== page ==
Potter’s syndrome birth planPosted: September 23, 2013
I’m sharing this in case anyone preparing for the death of their newborn comes across my blog. I prepared this with some help from the Potter’s syndrome website, and I’m glad I had everything written out beforehand so I didn’t need to spend much energy explaining what I wanted to have happen in the hospital. (Also, the volunteer at the hospital said I was really well prepared. Go me!)
Birth plan for Mika & Jarom
We would like the door to remain closed as much as possible.
Our biggest hope is that we will be able to hold our baby alive, even if only for a few minutes. Because he is breech, please make every endeavor to help Mika deliver him quickly, without harm to the baby.
Mika is not planning on having an epidural, but may change her mind depending on how the delivery is going.
We will have a photographer, as well as our parents, present during delivery. Mika would like to have the men exit the room when a nurse comes in to check how labor is progressing. No other visitors (except those noted below) should be allowed in without express permission from us.
When the baby is delivered, we want to hold him immediately. Please delay any non-urgent procedures. If he is born alive, we want to delay cord-clamping. We would like him to be washed/cleaned off while we hold him.
If circumstances permit, our bishop will come to oversee christening of the baby. This would need to be done quickly due to Christian’s extremely short expected lifespan, so we appreciate assistance in getting the bishop to our room as soon as possible when Christian arrives.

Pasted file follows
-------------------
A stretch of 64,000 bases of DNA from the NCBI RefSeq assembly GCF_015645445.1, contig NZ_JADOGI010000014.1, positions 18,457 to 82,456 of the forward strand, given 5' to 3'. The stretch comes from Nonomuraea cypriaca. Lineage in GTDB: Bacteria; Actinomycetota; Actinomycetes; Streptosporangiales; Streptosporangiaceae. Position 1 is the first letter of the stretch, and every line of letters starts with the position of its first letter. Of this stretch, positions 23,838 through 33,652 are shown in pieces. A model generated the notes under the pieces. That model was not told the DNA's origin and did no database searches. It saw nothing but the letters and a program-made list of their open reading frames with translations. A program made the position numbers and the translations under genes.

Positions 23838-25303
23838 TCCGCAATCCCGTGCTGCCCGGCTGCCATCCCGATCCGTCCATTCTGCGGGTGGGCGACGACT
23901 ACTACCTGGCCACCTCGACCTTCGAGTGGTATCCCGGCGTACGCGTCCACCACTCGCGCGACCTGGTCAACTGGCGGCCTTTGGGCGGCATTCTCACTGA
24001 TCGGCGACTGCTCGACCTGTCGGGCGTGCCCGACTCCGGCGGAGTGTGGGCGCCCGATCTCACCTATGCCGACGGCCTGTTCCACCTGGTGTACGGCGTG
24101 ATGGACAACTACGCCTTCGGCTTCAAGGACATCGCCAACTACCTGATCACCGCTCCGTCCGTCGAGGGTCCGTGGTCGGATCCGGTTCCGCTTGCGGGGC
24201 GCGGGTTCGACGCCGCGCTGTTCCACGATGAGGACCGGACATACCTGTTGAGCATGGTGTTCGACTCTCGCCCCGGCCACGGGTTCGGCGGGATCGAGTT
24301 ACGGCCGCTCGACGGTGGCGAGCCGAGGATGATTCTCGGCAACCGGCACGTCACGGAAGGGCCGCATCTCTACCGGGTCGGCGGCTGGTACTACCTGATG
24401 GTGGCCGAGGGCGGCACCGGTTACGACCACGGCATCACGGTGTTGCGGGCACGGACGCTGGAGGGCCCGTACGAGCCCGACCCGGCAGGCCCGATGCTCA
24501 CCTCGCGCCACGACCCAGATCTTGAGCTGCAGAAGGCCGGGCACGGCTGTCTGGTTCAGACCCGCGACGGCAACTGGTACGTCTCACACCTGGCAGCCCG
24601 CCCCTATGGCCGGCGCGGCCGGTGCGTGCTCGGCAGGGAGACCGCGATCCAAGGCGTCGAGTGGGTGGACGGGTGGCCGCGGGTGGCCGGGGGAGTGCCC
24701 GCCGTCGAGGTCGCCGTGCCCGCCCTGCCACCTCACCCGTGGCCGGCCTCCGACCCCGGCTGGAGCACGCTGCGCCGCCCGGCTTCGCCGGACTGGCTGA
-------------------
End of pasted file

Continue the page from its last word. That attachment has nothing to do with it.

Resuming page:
A friend will be coming to take imprints of Christian’s feet.
We would like time alone with the baby and our parents (the photographer may stay for this). We do not want to feel pressured to give his body back before we’re ready.
If there is a social worker, grief counselor, or other volunteer available to speak with us, we would like to have them come in.
We are planning to do a burial through Wheeler Mortuary in Springville. We request that the hospital staff alert them at the appropriate time that Christian’s body is ready to be picked up from the hospital morgue.
We would like to keep the baby’s blanket and hat as mementos. If possible, we would like a lock of his hair (if there is any) and any hospital bracelets or bassinet cards. If there are other items you think we may appreciate, please send them with us. We want to know his weight and length before we leave the hospital.
Once we feel ready, we would like Mika to be discharged – without staying overnight, if possible. Please include any necessary prescriptions, including something to help Mika sleep.
A note: almost everything went according to the plan we prepared. We were able to hold Christian, bless him, wash him, dress him, and stay with him as long as we wanted. My OB sent me home with a generous supply of Ambien to help me sleep. As I mentioned before, we were given a beautiful box of mementos. One of the few things that didn’t go as planned was the epidural, which I had to get when it looked like there might be an emergency C-section. Thankfully, the hospital staff followed our wishes as closely as possible.
If your baby has a birth defect and neonatal death is a certainty, I strongly recommend putting together a birth plan. Being at the hospital is stressful, sad, and physically and emotionally draining, so spend a while before then thinking of how you want the day to go. You can contact Now I Lay Me Down to Sleep to arrange for a professional photographer to be with you in the hospital, free of charge, to have some beautiful pictures of you and your baby. I also suggest reading Still Standing, a magazine that addresses child loss and infertility. And, of course, get in touch with me if you want.